Through his description of Joe’s letters, Stevenson shows how much Joe values their communication. This underscores the importance of human interaction and relationships as a basic human need. The story of Ashley’s crime supports the book’s argument that past trauma can lead to crimes, in particular for juveniles. The circumstances around Ashley and Evan’s crimes suggest that adults were responsible for creating the conditions that led Ashley and Evan to commit crimes. Stevenson’s comments regarding Evan’s capacity for reflection and reform directly relates to the book’s message about the human capacity for redemption and the need for mercy.
Stevenson writes that his involvement in the cases of youth guilty of violent crimes is “ironic.” He tells the story of his grandfather, who, at the age of 86, was murdered by two teenaged boys who were robbing his house. Stevenson’s family, including relatives who were police officers, were baffled that the teenagers had done something so “pointlessly destructive” as killing an elderly man who was in no condition to stop the robbery or fight back. After years of working as a lawyer in similar cases, Stevenson came to the conclusion that understanding these crimes required understanding the history of the young people involved.
Until this point, the individuals Stevenson has discussed identifying or empathizing with have been those accused and condemned within the criminal justice system. This new information suggests that he also identifies with the suffering felt by victims and their families. His personal experience adds weight to his argument regarding the need for mercy. In this passage, he emphasizes the confusion his family felt regarding the “pointless” crime.
Stevenson explains how the 2005 ban on juvenile death penalties was influenced by recent scientific discoveries. He describes neuroscience and developmental research that indicates that adolescents are still developing regions of the brain linked to judgment, impulse control, and emotional maturity. This coincides with biological changes linked to increased risk-taking. Stevenson reasons that this developmental period, combined with trauma, neglect and other environmental problems, makes some youth susceptible to horrible lapses in judgment. Stevenson explains that the Eighth Amendment requires proof that punishment is “unusual.” To meet the standard for “unusual” punishment, EJI first challenged juvenile life sentences involving non-homicidal crimes like those of Joe Sullivan. In Joe’s case, they argued that youth are “human works in progress” and that it is a cruel and unreasonable consequence to condemn them to “death-in-prison.” Every Florida court denied Joe’s petition, and EJI took his case to the Supreme Court.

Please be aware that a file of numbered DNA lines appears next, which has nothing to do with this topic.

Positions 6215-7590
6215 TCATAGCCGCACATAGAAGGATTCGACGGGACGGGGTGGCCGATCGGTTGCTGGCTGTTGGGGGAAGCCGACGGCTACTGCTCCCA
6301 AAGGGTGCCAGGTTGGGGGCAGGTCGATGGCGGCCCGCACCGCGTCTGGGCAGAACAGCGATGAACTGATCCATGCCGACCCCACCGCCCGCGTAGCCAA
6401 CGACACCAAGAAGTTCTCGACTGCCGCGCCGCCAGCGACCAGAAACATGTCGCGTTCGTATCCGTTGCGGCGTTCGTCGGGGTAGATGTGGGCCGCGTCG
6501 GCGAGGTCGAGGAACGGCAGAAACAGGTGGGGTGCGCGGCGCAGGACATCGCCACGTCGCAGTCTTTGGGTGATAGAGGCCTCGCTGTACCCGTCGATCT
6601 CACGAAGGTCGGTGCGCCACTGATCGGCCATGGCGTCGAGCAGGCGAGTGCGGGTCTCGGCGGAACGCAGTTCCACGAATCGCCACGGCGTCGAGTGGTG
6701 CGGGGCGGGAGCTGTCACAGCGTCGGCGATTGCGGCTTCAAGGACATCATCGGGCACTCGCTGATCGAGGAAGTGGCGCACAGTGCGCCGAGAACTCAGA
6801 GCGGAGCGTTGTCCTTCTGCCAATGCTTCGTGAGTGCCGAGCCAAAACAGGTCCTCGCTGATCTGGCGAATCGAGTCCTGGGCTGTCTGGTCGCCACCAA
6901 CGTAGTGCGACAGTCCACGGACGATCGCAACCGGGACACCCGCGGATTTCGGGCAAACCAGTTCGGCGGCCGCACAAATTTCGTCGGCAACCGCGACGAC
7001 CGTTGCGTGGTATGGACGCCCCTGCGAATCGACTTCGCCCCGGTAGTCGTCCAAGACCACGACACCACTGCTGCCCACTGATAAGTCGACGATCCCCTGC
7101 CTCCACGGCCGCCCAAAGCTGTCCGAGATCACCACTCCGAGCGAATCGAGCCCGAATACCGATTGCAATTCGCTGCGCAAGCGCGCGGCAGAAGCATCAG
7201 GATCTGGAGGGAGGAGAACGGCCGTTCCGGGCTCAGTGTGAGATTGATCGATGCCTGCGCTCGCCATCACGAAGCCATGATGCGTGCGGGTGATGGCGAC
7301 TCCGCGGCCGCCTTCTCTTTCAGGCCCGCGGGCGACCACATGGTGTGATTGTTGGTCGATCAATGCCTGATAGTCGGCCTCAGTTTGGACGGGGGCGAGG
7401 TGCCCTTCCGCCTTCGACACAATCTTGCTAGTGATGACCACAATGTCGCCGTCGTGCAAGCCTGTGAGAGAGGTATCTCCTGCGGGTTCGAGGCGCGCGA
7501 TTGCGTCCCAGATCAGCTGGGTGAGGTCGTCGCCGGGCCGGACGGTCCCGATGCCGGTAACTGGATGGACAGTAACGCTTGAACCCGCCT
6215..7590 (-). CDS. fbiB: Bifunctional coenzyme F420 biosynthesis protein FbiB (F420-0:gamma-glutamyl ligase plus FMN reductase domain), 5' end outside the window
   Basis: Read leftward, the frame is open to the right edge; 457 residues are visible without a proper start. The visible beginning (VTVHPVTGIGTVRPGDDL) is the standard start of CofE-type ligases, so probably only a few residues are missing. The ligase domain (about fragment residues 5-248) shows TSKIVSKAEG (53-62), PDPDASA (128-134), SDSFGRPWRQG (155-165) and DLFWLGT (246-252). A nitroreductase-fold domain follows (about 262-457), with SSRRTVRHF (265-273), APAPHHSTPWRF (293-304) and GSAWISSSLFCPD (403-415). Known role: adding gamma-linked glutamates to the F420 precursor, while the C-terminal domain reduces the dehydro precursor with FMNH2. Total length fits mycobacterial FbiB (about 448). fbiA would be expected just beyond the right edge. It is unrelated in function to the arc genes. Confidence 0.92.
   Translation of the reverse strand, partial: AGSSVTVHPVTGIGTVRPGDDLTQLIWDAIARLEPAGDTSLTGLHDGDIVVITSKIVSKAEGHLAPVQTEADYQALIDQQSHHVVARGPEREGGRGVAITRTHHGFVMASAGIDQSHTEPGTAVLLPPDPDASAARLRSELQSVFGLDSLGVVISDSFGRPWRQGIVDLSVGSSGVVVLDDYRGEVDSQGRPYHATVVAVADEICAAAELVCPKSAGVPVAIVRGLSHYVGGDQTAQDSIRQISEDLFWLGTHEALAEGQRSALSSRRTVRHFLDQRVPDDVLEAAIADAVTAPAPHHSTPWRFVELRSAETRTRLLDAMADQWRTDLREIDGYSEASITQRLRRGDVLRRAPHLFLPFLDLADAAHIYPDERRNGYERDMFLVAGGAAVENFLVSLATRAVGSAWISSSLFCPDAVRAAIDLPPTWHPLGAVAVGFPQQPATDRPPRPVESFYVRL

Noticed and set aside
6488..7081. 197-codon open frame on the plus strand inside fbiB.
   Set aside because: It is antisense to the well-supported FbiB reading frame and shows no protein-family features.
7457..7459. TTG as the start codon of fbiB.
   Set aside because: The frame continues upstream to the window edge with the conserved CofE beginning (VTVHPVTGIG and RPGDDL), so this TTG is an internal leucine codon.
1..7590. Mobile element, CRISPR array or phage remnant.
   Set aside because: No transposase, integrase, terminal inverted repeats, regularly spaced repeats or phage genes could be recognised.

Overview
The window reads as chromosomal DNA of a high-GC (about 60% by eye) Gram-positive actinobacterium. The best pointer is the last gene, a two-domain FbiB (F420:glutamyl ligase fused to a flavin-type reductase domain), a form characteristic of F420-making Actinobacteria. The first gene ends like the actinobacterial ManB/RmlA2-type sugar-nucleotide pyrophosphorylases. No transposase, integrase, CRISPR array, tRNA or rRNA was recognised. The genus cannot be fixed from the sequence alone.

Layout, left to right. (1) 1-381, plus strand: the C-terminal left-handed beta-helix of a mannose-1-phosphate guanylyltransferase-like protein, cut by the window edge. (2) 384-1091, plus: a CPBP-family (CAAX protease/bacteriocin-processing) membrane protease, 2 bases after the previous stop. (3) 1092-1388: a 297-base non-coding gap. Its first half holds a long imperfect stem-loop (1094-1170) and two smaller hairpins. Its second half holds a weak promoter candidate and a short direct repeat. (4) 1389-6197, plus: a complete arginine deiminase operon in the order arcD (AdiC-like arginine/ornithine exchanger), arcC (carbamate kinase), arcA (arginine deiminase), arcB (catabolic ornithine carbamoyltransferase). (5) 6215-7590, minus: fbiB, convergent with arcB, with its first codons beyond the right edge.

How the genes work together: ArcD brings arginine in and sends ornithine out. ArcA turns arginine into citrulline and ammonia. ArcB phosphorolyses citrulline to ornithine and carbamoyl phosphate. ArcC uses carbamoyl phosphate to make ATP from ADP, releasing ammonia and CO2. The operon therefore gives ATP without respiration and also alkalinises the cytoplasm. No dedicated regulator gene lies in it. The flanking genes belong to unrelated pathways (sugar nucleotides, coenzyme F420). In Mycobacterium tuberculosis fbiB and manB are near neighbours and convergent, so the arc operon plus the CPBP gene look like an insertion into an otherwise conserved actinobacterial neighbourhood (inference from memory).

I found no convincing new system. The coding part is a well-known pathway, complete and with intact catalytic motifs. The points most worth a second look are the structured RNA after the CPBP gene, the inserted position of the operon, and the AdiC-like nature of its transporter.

In previous chapters, Stevenson has focused on the philosophical reasons that the justice system should be more compassionate and less punitive. In this passage, Stevenson introduces the element of scientific research. EJI’s arguments indicate that they consider science to be relevant to determining the culpability and the potential for rehabilitation of young people. Stevenson combines biological development with childhood trauma to suggest that a healthy environment is needed in order for youth to make healthy choices. Stevenson’s use of the phrase “death-in-prison,” rather than “life sentence,” is significant because it calls into question the common terminology and attempts to expose what a life sentence really means in plainer terms.
The Supreme Court agrees to review Joe’s case and the case of another Florida teenager, Terrance Graham, who was sentenced to life for violating his probation by attempting robbery. Ahead of the Supreme Court case, EJI receives support from countless nonprofits and child welfare groups, scientific and medical associations, and politicians. The conservative Wyoming senator Alan Simpson, a former violent juvenile felon, publically tells his story and extends support for EJI. The case provokes media frenzy and national interest. EJI presents their scientific, constitutional, and moral arguments before the Supreme Court, and they also argue that there is a racial disparity in the application of juvenile life sentences. They await the Supreme Court verdict.
By detailing the diverse groups and individuals that backed EJI, Stevenson demonstrates how widespread bi-partisan made this case different from others. These supporters of reform may have been moved by the idea of giving wayward young people another chance at life rather than allowing them to die in prison. The example of Alan Simpson is especially powerful in conveying the widespread appeal and the capacity of troubled and even violent youth to reform and become integral parts of society.
Stevenson visits Joe in prison. The national media attention generated by the Supreme Court case has led to guards taunting Joe, which has been very troubling for him. Stevenson remarks that Joe appears more preoccupied with reciting a poem that he has written than with hearing about what happened in Washington. In the poem, Joe describes in simple language his desire to leave prison and live happily with Stevenson, whom he considers to be like a father. The poem ends with “they will see” and then the phrase “I’m a good person” repeated several times. Stevenson can’t help but laugh despite his better judgment, and Joe starts laughing with him. They laugh hysterically together, and Stevenson considers that, after everything Joe has suffered and lost, it is “a miracle […] that he could still laugh”.
Joe’s susceptibility to internalizing the guards’ taunts demonstrates his vulnerability. Stevenson creates an emotionally stirring scene by highlighting Joe’s boyish excitement over sharing his poem. The simple, open language of the poem illustrates Joe’s immense need for love and protection and his childlike thought processes. The repetition of the phrase “I’m a good person” at the end of the poem emphasizes the shame he has felt and his need to prove to others and himself that he is worthy and redeemable.